Thousands of children from Zimbabwe have crossed the border into South Africa with the hope of getting an education since the country was named host nation for this year's World Cup, according to the Department for International Development.
The former Government gave almost #163;1 million to the Musina project which provides shelter and support to young people, helping to ensure they do not end up homeless or involved in crime.
Working closely with principals and teachers, one of the major aims of the initiative - run by the charity Save the Children - is to enrol children in school.
"Education offers the best route out of poverty for those living in the world's poorest countries," said international development secretary Andrew Mitchell.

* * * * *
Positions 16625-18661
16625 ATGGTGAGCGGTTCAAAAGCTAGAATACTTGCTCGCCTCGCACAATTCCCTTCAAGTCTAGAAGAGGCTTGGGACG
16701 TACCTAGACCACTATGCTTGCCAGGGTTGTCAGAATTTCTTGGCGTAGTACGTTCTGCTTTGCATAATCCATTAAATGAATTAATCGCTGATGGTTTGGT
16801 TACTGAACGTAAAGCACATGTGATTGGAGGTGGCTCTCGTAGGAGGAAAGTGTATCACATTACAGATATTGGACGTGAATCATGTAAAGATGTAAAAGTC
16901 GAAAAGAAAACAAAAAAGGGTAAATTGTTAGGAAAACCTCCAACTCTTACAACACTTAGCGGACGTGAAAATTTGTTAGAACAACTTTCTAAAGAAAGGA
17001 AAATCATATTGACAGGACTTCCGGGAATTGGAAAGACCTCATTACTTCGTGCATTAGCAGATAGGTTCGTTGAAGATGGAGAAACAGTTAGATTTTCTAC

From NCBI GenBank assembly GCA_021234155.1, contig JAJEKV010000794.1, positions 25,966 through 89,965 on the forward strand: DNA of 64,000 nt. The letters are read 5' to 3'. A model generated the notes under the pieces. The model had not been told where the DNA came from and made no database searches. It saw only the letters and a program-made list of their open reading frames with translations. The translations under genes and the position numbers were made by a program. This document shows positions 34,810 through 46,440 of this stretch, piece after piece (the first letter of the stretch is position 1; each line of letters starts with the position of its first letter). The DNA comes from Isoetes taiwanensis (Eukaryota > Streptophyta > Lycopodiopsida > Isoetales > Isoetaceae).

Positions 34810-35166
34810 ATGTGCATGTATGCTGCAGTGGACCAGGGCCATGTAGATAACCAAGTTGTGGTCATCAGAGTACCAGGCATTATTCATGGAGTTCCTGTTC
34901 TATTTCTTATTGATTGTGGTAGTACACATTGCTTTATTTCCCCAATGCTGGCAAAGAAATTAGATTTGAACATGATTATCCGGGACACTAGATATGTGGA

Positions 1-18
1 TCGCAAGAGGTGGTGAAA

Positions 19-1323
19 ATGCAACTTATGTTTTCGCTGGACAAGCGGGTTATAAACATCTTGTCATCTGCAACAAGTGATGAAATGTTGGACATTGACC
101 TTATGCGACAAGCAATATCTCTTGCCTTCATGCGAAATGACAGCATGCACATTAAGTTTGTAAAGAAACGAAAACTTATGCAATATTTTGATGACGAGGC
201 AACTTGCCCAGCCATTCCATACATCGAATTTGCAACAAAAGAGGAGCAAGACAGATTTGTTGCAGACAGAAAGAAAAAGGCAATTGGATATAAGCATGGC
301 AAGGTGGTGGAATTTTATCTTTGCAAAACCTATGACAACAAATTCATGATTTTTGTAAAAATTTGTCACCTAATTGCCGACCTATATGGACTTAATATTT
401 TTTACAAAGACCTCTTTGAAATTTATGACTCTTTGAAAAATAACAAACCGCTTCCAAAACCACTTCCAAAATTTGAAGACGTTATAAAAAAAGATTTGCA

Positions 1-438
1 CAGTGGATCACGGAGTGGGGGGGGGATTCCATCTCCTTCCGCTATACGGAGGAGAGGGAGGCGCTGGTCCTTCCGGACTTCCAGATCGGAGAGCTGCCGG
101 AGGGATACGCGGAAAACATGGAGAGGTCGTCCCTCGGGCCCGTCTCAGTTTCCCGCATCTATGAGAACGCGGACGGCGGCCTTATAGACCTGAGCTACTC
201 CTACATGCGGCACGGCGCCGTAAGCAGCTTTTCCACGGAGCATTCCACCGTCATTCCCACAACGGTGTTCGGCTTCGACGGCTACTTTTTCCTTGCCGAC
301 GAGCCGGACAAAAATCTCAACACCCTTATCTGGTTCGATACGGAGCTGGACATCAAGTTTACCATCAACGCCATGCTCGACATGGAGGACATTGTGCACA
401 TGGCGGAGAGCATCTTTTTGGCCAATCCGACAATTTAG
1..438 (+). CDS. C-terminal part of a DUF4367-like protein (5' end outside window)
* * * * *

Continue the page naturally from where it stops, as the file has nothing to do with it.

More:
"Every child deserves a decent education - it should be a right for all, not a privilege for the few. That is why the UK will support every effort to make the education of children across the whole of Africa the lasting legacy of this World Cup."
Around 100 unaccompanied children cross the border from Zimbabwe into South Africa every month.
Aid workers have reported an increase in the number of children drawn to the country because of the World Cup and have predicted dramatic increases in numbers during the football tournament.
In 2009, the Musina project supported 6,000 children at drop-in centres on the border and placed 4,000 in education.